Microbes and mood


It may seem surprising to think that the collection of microbes residing in our gastrointestinal tract - in other words, our gut microbiome - has anything to do with our mood and emotional processing. However, emerging research on the gut-brain axis1, a bidirectional communication highway connecting the brain and gut, suggests that we need to pay attention to the rest of our body. Our enteric nervous system, also known as our ‘second brain’, can function independently from the central nervous system. In fact, did you know that the gut contains about as many neurons as a cat’s brain? (200-600 million neurons, to be exact!)2 This vastly complex organ functions to regulate the body’s digestive processes, including motility, secretion, absorption, and blood flow.[2

Importantly, we now know that the gut microbiome plays a critical role in regulating the gut-brain axis through various neural, hormonal, metabolic, and immune-related mechanisms.1 For instance, gut bacteria are known to secrete various neurotransmitters (such as serotonin, the ‘feel good’ hormone3), proteins (such as brain-derived neurotrophic factor, essential for learning and memory4), and other molecules which are important for mood and affective processing. Gut bacteria are also thought to be involved in regulating the hypothalamic-pituitary-adrenal (HPA) axis5 - our central stress response system. A dysregulated HPA axis has been linked to anxiety and depression, and is typically associated with higher levels of stress and inflammatory mediators that can cause a pro-inflammatory state in the body and, in turn, contribute to the risk of mental health disorders6.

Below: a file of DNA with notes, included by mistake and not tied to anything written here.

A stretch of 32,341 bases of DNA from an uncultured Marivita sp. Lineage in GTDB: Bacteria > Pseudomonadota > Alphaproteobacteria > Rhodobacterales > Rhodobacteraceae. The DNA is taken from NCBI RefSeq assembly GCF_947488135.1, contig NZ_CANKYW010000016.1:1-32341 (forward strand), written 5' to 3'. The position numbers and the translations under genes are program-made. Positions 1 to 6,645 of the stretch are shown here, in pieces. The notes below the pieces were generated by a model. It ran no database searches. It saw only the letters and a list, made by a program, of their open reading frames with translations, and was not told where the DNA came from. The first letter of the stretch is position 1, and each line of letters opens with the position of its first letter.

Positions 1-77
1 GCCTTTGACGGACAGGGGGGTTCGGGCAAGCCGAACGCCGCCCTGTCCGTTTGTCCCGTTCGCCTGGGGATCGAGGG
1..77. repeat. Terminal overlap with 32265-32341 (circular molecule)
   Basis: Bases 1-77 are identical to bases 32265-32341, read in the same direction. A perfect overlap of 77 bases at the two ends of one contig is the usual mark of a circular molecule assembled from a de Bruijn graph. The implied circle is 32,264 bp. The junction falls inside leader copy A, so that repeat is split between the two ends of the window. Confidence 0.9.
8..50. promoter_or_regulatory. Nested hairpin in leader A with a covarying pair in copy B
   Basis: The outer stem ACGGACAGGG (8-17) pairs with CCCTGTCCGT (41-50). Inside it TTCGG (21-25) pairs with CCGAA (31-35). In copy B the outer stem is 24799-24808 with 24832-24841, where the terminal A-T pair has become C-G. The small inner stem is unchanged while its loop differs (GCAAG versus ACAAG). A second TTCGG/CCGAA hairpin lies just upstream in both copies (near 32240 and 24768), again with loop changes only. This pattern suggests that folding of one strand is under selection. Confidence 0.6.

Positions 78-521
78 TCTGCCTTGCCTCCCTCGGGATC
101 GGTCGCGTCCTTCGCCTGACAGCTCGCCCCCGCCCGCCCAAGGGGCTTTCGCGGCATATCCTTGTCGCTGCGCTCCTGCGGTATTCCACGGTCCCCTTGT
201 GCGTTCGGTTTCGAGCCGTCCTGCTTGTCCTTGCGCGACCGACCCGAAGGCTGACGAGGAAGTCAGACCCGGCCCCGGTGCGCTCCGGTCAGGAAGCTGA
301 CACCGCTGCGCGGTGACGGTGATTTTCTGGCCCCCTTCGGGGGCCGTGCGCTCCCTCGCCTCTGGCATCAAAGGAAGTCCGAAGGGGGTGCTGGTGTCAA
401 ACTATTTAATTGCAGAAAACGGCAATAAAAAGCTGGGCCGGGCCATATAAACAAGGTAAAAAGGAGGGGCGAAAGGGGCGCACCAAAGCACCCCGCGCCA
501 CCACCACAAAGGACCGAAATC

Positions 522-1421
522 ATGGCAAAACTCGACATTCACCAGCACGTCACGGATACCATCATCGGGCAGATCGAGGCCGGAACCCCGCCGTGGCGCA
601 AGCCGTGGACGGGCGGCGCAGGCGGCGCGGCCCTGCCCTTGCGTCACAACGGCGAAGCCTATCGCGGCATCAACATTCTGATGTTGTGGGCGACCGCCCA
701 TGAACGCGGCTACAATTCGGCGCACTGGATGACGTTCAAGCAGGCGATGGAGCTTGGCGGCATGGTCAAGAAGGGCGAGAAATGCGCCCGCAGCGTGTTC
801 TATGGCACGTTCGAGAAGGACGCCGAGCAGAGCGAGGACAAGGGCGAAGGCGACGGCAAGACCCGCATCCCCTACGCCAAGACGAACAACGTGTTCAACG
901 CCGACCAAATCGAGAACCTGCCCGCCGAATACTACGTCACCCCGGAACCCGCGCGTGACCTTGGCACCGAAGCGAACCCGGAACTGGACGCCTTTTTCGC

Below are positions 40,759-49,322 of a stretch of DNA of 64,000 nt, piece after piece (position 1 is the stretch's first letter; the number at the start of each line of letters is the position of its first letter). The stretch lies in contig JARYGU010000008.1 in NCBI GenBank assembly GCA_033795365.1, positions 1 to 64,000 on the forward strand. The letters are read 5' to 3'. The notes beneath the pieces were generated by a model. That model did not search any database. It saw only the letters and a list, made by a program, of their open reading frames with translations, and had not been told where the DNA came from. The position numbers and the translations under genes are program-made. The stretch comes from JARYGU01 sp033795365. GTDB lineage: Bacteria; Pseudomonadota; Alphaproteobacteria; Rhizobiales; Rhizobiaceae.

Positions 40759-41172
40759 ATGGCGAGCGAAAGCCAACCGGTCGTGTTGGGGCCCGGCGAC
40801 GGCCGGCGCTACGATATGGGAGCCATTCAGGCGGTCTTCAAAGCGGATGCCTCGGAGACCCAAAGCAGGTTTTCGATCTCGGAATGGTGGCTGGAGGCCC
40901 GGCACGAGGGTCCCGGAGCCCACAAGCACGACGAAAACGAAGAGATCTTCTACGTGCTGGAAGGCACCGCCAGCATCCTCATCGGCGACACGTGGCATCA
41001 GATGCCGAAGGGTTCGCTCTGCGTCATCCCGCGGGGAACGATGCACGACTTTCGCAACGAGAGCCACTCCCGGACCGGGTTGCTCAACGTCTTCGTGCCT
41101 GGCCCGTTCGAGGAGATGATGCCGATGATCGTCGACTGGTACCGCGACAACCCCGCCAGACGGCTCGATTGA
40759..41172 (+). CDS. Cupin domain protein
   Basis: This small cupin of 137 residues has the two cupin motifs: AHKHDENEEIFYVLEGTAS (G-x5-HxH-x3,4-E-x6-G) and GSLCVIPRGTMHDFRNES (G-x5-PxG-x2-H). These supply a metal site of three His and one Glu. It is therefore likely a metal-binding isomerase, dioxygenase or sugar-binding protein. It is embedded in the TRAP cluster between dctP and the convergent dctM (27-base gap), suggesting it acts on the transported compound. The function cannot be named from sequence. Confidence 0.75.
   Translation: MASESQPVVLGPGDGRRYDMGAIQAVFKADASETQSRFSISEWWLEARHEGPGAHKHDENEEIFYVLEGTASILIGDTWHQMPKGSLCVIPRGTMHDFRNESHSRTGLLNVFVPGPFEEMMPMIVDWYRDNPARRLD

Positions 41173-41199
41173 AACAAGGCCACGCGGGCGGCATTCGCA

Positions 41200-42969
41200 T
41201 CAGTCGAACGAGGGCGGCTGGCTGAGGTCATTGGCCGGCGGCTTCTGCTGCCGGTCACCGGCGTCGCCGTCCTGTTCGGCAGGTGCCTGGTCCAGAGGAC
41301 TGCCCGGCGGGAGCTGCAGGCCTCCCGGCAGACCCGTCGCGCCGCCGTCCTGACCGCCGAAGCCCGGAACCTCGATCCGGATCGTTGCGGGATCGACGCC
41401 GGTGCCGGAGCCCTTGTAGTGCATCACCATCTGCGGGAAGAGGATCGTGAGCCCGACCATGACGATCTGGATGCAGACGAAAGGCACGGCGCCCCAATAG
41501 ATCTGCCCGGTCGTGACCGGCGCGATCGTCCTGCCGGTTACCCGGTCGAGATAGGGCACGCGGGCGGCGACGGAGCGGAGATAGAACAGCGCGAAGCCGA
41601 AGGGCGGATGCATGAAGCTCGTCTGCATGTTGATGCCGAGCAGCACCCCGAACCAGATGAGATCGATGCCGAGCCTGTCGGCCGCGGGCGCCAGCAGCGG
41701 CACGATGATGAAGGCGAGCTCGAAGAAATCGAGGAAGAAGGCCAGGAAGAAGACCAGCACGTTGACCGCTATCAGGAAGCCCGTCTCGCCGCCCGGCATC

In relation to this, recent studies have shown that individuals with anxiety or depression have differing gut microbiome compositions compared to controls. In particular, it’s been shown that there are more pro-inflammatory bacteria in people with these mental health conditions, as well as lower levels of bacteria known to exert anti-inflammatory properties7. Watch out for another post where we will do a deep dive into the mechanisms behind gut microbiota and mental health, and delve into recent research showing how our diets could potentially protect our mental health!

Foster JA, McVey Neufeld KA. Gut-brain axis: How the microbiome influences anxiety and depression. Trends in Neurosciences [Internet]. 2013;36(5):305–12. Available from: http://dx.doi.org/10.1016/j.tins.2013.01.005
Strandwitz P. Neurotransmitter modulation by the gut microbiota. Brain Research [Internet]. 2018;1693:128–33. Available from: https://doi.org/10.1016/j.brainres.2018.03.015
O’Sullivan E, Barrett E, Grenham S, Fitzgerald P, Stanton C, Ross RP, et al. BDNF expression in the hippocampus of maternally separated rats: Does Bifidobacterium breve 6330 alter BDNF levels? Beneficial Microbes. 2011;2(3):199–207.
Foster JA, Rinaman L, Cryan JF. Stress & the gut-brain axis: Regulation by the microbiome. Neurobiology of Stress [Internet]. 2017;7:124–36. Available from: https://doi.org/10.1016/j.ynstr.2017.03.001
Keller J, Gomez R, Williams G, Lembke A, Lazzeroni L, Jr GMM, et al. HPA Axis in Major Depression: Cortisol, Clinical Symptomatology, and Genetic Variation Predict Cognition. Molecular Psychiatry. 2017;22(4):527–36.
Simpson CA, Diaz-Arteche C, Eliby D, Schwartz OS, Simmons JG, Cowan CSM. The gut microbiota in anxiety and depression – A systematic review. Clinical Psychology Review [Internet]. 2021;83:101943. Available from: https://doi.org/10.1016/j.cpr.2020.101943